The American workplace is changing.
With millennials now representing the largest portion of the U.S. workforce, you may have noticed that these digital savvy, purpose-driven workers are transforming your organization’s culture.
No, I’m not just talking about ping pong tables, free snacks and open office spaces. Common millennial values, such as collaboration and flexibility, are spreading to all areas of business — including benefits.
For organizations vying for the best young talent, traditional benefits packages that have pleased workers in the past might no longer cut it. To attract creatives, you’ll have to get creative.
Here are three, trending employee benefits that you might not have heard of.
Student loan assistance
It’s no secret that millennials have more student loan debt than previous generations. While most baby boomers graduated with little to no student debt, the average millennial graduates with about $33,000.
Many millennials don't want to think about saving for retirement until they have paid off their student debt. So, some organizations are implementing student loan assistance as an alternative to a 401(k) retirement fund match.
A 2020 study by PwC and George Washington University showed that most millennials put off saving for retirement because of their student loan debt. That same study said that of the 40 percent of Millennials with student debt, 39 percent say student debt is keeping them from meeting other financial goals.
This statistic led PwC to become one of the first organizations to offer student loan assistance. Organizations such as SoFi, Aetna, Chegg and others also offer this perk.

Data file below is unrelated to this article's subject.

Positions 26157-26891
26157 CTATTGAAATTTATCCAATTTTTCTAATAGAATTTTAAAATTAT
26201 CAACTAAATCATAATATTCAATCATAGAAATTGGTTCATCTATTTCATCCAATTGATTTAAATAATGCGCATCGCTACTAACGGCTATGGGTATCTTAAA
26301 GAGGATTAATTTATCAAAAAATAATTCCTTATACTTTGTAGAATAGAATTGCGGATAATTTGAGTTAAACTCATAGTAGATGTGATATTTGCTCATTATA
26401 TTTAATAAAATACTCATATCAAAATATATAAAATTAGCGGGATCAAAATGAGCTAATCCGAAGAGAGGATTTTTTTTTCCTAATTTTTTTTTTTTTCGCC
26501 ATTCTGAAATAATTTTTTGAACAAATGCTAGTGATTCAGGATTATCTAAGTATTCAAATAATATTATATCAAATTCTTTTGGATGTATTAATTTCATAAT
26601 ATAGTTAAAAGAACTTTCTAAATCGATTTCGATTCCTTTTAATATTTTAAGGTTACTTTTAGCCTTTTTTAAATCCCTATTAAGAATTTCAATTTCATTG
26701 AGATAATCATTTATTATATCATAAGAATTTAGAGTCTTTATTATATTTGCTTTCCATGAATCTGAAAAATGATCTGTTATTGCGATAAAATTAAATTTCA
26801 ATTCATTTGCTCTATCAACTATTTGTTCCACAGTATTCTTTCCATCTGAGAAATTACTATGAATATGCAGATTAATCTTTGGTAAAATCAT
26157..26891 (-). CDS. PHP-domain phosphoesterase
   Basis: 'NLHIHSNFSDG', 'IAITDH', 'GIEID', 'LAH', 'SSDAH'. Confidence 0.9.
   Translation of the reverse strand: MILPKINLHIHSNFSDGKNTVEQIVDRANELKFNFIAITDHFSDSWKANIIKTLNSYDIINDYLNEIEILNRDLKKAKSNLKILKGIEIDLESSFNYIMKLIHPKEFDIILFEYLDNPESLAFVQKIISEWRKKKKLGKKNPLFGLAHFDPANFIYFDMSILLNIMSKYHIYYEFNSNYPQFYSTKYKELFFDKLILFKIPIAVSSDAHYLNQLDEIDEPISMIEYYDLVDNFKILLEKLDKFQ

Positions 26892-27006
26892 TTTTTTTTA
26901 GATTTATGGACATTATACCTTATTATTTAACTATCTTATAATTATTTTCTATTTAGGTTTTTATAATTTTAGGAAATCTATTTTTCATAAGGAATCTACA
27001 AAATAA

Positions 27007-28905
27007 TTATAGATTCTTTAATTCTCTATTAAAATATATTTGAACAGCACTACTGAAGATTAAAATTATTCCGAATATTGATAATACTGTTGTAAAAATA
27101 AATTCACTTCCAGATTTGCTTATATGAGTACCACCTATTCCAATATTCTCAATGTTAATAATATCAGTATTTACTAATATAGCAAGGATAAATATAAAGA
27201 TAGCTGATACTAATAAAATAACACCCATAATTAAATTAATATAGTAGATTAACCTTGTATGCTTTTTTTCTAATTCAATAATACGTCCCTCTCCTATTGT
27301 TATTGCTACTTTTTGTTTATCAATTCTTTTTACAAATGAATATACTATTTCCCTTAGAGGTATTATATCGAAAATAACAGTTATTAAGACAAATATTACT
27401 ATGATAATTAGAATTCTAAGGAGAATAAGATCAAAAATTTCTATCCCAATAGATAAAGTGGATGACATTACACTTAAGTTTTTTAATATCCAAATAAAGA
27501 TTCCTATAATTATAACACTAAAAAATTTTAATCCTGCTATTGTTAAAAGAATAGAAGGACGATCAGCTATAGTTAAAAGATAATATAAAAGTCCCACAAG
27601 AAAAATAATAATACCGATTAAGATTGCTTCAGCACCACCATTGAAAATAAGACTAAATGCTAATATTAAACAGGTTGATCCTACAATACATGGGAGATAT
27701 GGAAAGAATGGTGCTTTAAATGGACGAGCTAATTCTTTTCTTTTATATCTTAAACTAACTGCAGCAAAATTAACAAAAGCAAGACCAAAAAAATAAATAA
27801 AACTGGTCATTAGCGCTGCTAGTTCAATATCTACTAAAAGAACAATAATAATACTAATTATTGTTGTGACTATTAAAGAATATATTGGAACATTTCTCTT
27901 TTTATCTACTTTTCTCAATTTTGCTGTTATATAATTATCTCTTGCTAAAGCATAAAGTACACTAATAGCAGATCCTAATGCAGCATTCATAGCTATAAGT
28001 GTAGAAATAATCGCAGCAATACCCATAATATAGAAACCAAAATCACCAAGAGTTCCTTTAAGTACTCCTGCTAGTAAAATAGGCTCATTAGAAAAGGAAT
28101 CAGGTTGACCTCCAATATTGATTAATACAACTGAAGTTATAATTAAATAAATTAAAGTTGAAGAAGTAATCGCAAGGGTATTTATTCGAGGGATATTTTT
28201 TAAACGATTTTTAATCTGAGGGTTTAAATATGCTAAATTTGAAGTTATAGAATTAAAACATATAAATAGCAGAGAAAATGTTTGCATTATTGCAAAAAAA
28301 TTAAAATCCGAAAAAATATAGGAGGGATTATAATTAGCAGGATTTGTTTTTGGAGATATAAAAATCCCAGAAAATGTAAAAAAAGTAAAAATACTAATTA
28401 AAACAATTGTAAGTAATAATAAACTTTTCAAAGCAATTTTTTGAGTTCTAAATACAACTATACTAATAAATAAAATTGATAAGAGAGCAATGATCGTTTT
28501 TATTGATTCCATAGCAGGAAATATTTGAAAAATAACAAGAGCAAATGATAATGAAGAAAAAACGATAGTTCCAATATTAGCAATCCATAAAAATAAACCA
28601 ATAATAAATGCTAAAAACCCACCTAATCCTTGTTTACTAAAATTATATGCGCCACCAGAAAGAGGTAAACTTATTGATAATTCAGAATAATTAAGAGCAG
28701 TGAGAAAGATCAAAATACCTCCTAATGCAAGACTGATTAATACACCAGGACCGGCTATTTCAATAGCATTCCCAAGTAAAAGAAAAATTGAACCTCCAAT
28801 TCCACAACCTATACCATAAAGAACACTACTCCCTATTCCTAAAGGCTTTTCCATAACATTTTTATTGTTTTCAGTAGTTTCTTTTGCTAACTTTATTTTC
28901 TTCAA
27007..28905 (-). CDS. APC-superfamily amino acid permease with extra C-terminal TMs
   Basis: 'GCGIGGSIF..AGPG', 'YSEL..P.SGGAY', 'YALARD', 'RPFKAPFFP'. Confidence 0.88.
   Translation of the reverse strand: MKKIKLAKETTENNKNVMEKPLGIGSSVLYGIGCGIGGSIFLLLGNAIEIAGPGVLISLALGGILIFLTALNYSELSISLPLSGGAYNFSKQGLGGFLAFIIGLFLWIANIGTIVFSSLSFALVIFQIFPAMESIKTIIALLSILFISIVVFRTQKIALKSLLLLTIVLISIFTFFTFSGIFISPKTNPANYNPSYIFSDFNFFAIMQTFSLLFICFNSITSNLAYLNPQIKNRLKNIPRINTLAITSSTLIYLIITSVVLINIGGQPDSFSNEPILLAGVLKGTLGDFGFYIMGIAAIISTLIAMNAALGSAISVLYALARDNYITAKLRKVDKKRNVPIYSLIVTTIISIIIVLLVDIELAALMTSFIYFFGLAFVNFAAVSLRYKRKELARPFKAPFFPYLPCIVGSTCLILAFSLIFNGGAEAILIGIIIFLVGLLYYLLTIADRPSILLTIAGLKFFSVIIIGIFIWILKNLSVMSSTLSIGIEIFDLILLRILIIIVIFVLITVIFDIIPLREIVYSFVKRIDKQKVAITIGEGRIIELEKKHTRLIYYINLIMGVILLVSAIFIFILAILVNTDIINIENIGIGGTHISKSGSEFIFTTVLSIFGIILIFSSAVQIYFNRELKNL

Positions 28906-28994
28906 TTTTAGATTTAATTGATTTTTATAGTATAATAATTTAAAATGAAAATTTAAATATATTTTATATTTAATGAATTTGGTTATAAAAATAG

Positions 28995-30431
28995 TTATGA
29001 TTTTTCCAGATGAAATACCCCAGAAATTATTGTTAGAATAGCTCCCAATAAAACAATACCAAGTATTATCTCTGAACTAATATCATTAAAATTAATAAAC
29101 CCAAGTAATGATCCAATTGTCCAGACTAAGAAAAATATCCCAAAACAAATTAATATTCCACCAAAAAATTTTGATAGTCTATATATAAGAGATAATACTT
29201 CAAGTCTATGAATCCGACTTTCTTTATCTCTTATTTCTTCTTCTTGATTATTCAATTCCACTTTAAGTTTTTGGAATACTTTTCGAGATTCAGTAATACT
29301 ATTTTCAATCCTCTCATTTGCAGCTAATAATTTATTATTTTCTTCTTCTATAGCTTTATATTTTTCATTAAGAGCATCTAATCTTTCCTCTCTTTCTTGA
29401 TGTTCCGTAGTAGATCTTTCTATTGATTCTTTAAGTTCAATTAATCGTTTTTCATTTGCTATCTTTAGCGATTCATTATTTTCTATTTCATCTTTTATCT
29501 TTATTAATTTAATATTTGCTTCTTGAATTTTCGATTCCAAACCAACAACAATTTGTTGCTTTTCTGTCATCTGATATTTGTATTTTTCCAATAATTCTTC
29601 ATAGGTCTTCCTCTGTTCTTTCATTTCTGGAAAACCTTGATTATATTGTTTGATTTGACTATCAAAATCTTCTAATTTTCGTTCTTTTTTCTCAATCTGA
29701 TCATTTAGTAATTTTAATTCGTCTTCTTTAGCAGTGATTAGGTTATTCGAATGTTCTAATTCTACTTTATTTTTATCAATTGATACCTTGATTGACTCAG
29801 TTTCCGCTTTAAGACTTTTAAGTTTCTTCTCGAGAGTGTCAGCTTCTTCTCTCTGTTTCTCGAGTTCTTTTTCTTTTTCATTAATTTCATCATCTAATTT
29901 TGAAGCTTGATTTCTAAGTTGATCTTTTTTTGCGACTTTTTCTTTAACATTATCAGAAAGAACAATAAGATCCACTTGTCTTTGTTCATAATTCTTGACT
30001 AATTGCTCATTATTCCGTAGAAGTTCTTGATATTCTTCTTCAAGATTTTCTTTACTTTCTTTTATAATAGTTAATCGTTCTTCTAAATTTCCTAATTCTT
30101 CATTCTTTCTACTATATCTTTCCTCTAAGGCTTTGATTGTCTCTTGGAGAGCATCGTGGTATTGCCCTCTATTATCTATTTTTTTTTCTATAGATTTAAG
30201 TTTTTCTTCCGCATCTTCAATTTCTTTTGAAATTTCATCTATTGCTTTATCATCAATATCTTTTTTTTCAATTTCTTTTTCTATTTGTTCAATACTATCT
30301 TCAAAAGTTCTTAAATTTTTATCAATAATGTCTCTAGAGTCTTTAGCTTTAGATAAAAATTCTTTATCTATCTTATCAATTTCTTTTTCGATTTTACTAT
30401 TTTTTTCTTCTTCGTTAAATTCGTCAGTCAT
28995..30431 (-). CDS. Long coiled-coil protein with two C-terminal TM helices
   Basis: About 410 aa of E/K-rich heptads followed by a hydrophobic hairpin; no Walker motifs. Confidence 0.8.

Elaine Florentino, PwC employee, told the Society for Human Resource Management that student loan assistance made her feel cared for by her employer — which she said is important.
Partially due to their crippling student debt, young people are also delaying marriage and children. Instead, many millennials are opting to care for cheaper (and furrier) babies.
You’ve heard of maternity and paternity leave, but have you heard of “pawternity?” That’s right, now some organizations are offering paid time off for new pet owners.
“A pet is another member of the family,” the head of talent acquisition at mParticle, a firm with pawternity benefits, told the Wall Street Journal. “We don’t discriminate just because they aren’t human.”
Offering this benefit is not only nice for your furry friends, it will ensure that your employees feel valued as well. Autonomy, flexibility and paid time off can lead to increased productivity and employee satisfaction.
Along with the increased student loans and the delay in parenting, millennials are also less likely to be homeowners than previous generations.
In response, some companies have been offering rent subsidies as a perk.
Addepar, an investment management platform, has offices in Mountain View, Calif., and New York City, where rent can get pretty expensive. The firm offers rent subsidies to encourage employees to live closer to their offices, granting them anywhere from $150 to $300 per month in housing assistance.
Not only do most workers prefer living close to the office, proximity benefits the organization as a whole, too. When a workforce lives, works and plays within the same area, that density can improve company culture.
Facebook is among the firms to also buy into this benefit. In efforts to bring more employees closer to the social media company’s Silicon Valley office, Facebook is offering at least $10,000 in rental subsidies for its employees.
This benefit can alleviate some of the housing issues in the increasingly expensive, congested San Francisco Bay area. But, this benefit isn’t just applicable to coastal cities — housing prices and rental rates are dramatically increasing all across the U.S.
In addition to helping workers get by, rental subsidies is just another perk that demonstrates how your business cares.